Bella Freud

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Bella Freud (born 17 April 1961) is a London-based fashion designer with a number of celebrity clients.[1]

Life and career[edit]

Freud was born in London, England. She is the daughter of Bernardine Coverley and artist Lucian Freud and great granddaughter of the inventor of psychoanalysis Sigmund Freud. Her father Lucian Freud (born 8 December 1922) died 20 July 2011 at the age of 88. Only four days later, her mother died on 24 July 2011 at the age of 68 of cancer.[2]

Her only full sibling is her sister, writer Esther Freud, who wrote the memoir of their hippie childhood in Morocco, Hideous Kinky.

Freud started working for Vivienne Westwood during the 1980s before setting up her own design company. She also undertook consultancy work for the British fashion company Jaeger during the 1990s. She has been responsible for the relaunch and revamp of fashion house Biba.

Freud is married to James Fox, the author of the book White Mischief, and they have one son named Jimmy born around 2001.

Freud worked with John Malkovich in 1999 to produce three short films in forty-eight hours to document her fashion collection.[3]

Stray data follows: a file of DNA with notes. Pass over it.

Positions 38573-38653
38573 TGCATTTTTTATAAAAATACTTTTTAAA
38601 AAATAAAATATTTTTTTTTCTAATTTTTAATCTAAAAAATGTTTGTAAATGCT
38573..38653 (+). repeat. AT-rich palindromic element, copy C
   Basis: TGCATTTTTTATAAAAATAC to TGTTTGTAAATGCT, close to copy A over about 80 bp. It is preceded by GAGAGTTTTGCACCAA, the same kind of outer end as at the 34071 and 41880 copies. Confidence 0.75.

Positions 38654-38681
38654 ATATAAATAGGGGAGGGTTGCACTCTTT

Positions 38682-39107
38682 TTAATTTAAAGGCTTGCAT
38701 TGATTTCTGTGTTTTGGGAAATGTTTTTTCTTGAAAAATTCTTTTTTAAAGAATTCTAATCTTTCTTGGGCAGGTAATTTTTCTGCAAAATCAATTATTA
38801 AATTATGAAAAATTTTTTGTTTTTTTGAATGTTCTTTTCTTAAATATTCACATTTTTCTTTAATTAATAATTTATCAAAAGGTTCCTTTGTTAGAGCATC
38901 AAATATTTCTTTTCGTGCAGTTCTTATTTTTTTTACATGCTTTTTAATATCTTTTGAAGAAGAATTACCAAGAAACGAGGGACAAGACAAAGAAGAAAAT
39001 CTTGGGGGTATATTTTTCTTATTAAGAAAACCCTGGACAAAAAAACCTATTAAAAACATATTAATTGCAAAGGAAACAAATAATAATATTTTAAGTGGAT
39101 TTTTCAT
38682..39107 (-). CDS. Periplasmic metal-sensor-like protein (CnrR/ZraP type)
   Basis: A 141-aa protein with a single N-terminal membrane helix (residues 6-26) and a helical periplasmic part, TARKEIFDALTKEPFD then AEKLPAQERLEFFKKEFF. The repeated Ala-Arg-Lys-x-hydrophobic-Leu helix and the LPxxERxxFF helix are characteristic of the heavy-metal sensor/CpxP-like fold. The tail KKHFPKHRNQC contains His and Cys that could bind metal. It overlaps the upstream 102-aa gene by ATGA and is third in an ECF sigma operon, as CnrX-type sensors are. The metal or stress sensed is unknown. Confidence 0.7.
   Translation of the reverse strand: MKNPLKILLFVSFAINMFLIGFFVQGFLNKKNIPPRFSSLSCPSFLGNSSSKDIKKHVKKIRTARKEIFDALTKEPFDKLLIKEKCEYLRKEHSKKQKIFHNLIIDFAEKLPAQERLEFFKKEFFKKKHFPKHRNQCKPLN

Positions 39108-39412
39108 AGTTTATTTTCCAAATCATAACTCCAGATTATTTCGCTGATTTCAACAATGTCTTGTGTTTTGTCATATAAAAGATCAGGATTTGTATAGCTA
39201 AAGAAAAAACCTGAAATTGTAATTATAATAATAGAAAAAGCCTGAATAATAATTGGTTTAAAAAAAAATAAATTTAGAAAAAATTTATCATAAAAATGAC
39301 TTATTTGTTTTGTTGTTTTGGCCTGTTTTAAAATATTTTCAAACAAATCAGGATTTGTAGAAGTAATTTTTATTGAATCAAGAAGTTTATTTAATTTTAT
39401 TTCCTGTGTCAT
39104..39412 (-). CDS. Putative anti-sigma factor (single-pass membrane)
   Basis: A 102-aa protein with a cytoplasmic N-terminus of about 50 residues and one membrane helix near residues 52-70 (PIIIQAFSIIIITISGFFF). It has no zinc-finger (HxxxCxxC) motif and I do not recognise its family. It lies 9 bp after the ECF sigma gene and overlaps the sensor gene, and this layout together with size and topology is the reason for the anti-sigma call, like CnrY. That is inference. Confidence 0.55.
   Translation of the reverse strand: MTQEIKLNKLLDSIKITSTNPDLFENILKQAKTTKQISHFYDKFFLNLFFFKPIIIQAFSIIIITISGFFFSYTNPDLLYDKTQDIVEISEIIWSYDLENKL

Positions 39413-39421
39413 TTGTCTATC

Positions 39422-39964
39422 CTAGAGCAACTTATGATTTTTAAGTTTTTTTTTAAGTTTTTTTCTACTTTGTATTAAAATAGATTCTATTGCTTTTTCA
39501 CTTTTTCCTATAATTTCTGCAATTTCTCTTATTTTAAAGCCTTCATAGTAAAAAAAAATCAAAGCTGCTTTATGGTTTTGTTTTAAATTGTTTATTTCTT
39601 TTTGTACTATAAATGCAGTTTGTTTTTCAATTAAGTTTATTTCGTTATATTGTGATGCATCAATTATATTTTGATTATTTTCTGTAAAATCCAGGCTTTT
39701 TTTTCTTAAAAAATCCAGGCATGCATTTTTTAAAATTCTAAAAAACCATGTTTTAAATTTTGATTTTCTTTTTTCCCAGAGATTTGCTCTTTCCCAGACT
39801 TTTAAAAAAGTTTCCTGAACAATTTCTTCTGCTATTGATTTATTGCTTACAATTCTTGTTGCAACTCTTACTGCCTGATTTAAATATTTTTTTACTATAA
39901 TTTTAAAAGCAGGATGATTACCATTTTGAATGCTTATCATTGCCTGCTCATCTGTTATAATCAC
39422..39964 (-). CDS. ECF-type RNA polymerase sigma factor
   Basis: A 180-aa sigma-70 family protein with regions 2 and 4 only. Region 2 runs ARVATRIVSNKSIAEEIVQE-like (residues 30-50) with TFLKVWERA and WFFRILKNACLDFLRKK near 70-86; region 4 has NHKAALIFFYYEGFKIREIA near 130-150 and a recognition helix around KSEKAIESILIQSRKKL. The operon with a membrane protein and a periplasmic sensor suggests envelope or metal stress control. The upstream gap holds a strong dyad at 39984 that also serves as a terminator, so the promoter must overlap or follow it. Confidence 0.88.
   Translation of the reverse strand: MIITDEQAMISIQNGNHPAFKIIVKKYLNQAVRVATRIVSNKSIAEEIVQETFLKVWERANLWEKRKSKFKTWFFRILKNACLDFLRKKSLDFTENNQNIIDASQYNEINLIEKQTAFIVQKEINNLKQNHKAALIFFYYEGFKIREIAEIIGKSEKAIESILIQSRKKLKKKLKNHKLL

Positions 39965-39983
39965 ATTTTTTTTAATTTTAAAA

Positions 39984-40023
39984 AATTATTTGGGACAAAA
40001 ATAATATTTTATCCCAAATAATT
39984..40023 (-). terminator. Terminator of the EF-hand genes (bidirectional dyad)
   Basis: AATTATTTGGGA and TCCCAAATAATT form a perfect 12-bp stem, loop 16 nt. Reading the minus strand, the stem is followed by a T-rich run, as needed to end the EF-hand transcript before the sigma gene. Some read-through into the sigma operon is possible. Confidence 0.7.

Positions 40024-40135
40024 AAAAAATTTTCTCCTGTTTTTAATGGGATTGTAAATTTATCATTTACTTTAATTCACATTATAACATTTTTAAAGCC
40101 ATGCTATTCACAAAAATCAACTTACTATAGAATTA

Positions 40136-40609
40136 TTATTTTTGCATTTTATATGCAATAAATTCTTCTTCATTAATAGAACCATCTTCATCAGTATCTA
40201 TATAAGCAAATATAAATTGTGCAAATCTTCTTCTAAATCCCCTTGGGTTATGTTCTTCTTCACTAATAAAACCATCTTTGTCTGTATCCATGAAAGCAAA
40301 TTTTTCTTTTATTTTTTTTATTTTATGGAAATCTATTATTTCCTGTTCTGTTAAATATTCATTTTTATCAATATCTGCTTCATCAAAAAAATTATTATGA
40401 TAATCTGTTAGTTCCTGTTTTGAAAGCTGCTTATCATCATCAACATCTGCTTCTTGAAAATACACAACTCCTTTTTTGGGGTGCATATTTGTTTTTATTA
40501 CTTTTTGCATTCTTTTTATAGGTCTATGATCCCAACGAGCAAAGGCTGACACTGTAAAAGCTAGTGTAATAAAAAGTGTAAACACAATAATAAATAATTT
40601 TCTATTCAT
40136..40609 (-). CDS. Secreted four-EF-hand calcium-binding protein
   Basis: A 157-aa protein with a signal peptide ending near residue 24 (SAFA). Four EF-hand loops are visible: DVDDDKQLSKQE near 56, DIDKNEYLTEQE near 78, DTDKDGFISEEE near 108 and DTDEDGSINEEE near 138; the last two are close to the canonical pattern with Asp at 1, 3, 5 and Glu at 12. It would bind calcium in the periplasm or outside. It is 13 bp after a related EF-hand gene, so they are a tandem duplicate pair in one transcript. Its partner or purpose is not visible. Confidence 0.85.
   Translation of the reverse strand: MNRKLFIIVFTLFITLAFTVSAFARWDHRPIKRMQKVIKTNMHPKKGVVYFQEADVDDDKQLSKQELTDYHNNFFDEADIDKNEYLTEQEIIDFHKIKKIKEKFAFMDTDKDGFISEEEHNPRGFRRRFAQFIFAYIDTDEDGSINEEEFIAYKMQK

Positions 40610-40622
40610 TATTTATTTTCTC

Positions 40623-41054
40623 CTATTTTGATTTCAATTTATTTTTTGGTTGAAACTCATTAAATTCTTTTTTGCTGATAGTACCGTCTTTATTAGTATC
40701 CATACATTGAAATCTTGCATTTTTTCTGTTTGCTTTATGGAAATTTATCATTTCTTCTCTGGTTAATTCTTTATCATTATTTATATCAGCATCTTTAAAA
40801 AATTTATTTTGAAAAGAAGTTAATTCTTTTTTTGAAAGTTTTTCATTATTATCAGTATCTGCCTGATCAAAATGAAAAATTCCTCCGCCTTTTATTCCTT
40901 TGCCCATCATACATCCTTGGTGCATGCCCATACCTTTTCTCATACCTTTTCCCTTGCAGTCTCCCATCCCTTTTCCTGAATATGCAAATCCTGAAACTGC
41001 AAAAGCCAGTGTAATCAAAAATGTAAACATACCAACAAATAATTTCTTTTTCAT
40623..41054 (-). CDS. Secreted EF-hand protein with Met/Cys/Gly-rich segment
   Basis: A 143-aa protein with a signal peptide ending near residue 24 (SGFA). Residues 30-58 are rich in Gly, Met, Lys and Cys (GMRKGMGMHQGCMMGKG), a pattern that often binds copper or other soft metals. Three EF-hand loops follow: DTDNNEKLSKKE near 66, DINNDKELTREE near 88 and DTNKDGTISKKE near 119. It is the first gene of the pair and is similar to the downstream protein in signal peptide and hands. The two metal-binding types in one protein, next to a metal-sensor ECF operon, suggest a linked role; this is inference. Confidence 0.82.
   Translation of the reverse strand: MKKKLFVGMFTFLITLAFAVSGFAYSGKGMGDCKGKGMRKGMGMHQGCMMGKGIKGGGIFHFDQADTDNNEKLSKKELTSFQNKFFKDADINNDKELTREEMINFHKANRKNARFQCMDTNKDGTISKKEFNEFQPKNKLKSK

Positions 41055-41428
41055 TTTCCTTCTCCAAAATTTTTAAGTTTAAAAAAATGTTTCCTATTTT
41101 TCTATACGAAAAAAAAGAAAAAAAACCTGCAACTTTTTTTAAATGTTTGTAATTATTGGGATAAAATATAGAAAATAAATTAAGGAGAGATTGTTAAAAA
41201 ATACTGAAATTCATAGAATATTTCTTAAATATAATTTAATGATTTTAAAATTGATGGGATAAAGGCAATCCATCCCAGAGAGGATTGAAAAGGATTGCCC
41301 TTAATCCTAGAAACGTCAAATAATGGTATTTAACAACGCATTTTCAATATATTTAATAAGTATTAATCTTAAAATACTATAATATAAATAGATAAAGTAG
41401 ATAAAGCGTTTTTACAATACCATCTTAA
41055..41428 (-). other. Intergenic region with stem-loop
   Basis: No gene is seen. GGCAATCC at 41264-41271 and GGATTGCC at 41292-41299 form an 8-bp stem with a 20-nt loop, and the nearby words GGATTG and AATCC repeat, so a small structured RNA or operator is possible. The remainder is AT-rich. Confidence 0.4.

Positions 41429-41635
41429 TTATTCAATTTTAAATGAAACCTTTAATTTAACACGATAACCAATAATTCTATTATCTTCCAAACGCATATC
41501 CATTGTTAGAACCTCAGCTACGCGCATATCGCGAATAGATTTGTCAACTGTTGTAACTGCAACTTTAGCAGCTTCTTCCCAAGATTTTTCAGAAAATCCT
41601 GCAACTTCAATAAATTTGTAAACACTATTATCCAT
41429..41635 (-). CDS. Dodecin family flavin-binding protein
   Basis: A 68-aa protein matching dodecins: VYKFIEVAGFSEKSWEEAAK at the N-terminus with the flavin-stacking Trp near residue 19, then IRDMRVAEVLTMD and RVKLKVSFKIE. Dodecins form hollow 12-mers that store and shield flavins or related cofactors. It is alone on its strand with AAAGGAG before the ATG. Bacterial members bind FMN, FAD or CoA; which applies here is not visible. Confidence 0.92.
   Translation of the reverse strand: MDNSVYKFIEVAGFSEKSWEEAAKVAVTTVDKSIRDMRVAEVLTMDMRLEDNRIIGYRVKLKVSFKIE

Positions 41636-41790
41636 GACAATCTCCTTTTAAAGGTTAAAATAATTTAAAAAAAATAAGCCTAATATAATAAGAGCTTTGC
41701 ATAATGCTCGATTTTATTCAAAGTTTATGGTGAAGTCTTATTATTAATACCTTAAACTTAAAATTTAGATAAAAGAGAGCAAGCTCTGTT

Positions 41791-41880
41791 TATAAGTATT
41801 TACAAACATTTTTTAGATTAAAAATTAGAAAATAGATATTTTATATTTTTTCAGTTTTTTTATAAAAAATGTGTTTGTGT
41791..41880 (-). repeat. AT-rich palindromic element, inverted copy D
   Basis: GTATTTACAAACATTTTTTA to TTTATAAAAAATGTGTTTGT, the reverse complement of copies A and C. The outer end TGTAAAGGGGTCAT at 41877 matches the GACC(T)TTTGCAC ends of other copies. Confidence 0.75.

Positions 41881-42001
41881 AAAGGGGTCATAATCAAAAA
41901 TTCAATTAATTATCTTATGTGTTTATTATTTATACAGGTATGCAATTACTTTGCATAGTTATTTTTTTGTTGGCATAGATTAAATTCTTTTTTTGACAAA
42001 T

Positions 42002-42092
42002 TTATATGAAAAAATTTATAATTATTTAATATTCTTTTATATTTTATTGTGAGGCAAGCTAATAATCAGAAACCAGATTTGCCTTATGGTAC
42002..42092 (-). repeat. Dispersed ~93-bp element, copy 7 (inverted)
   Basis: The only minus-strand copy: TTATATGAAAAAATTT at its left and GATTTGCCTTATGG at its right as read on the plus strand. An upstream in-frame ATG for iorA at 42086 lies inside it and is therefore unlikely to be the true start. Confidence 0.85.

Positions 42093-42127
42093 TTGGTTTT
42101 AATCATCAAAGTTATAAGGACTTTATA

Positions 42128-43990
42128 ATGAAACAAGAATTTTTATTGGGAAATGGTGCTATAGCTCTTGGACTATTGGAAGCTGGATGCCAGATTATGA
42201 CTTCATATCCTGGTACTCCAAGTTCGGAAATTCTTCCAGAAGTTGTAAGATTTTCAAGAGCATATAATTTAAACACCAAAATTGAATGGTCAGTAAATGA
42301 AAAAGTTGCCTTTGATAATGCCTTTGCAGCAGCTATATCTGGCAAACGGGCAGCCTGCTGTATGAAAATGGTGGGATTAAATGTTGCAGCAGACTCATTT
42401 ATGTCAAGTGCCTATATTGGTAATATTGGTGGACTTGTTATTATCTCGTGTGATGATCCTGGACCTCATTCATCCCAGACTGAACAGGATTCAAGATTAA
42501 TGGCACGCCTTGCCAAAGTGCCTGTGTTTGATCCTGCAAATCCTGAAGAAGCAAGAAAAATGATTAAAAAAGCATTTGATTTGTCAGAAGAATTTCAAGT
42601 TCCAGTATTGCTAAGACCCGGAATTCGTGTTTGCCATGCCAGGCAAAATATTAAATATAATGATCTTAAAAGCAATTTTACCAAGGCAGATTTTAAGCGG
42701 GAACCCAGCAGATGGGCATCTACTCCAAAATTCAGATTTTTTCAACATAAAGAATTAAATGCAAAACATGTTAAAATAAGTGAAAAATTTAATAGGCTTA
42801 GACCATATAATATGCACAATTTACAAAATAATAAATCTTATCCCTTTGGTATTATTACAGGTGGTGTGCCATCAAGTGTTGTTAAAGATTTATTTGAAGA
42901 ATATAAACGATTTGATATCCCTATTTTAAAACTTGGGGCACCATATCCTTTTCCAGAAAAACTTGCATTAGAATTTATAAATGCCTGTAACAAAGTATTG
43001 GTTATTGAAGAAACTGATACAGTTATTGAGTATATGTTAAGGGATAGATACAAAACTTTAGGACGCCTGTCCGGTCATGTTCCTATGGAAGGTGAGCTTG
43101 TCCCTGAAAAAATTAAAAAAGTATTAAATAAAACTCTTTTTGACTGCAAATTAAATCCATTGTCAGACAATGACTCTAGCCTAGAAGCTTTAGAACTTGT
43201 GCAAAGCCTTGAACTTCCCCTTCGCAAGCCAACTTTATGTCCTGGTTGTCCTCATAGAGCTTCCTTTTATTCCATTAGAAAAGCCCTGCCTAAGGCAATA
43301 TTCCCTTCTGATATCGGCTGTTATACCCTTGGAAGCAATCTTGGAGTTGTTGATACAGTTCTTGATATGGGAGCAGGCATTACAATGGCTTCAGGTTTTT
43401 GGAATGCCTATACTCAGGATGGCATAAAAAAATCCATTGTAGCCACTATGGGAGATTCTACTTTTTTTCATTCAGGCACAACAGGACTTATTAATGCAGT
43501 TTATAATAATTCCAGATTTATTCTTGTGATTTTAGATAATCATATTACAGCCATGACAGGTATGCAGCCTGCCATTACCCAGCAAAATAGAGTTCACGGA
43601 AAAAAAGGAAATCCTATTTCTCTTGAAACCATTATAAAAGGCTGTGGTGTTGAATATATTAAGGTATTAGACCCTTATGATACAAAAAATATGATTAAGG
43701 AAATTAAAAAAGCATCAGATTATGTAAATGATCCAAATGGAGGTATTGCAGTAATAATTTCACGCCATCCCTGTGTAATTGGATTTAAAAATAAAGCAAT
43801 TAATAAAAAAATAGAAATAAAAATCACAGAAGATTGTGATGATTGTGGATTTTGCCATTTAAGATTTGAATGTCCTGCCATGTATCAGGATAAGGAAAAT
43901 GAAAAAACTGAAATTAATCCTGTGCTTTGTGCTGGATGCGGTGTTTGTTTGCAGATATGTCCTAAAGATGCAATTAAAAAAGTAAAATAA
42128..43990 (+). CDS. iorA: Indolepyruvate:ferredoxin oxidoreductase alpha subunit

In an appearance on the BBC current affairs program Newsnight on 2 August 2006, she voiced an impassioned denunciation of Israel's "disproportionately violent aggression" in the 2006 Israel-Lebanon Conflict.[4]

Bella Freud has contributed to the Sunday Telegraph free magazine Stella, with a column called "Bella on Beauty".[5] She recently partook in a fashion shoot with the closest of Vivienne Westwood's friends and clientelle, in which Freud was dressed in a gold boiler suit complete with pipe and hat.

In 2007, Freud launched her own knitwear collection. To illustrate her work she collaborated with Elle Muliarchyk, a model and artist who was called "Guerrilla Model" by The New York Times. On her travels around the world Elle Muliarchyk created imaginary film stills by photographing herself wearing Freud's designs, only at nights, at often dangerous locations. These images, called Journey to the End of the Night, was exhibited during London's Frieze Art Fair in 2007.

Freud's recent collection was featured in The New York Times Exclusive Short "The Last Poet".[6]

See also[edit]

References[edit]

  1. ^ "Bella Freud". Fashion Encyclopedia. Retrieved 2008-12-07. 
  2. ^ "Double Tragedy: Bella Freud reveals her mother died just fourt days after her artist legend father Lucian," by Sara Nathan, 29 July 2011, Dailymail.co.uk.
  3. ^ "How We Met: John Malkovich & Bella Freud". The Independent (London). 2 March 2008. Archived from the original on 1 December 2008. Retrieved 2008-12-07. 
  4. ^ Freud, Bella (2 August 2006). "Middle East debates". BBC News. Retrieved 2008-12-07. 
  5. ^ Justine Picardie (4 October 2006). "This look really has legs". The Daily Telegraph (London). Retrieved 2008-12-07. 
  6. ^ Rupani-Smith, Sylvia (26 February 2010). The New York Times http://video.nytimes.com/video/2010/02/26/t-magazine/1247467197597/t-exclusive-elle-muliarchyk.html |url= missing title (help). 

External links[edit]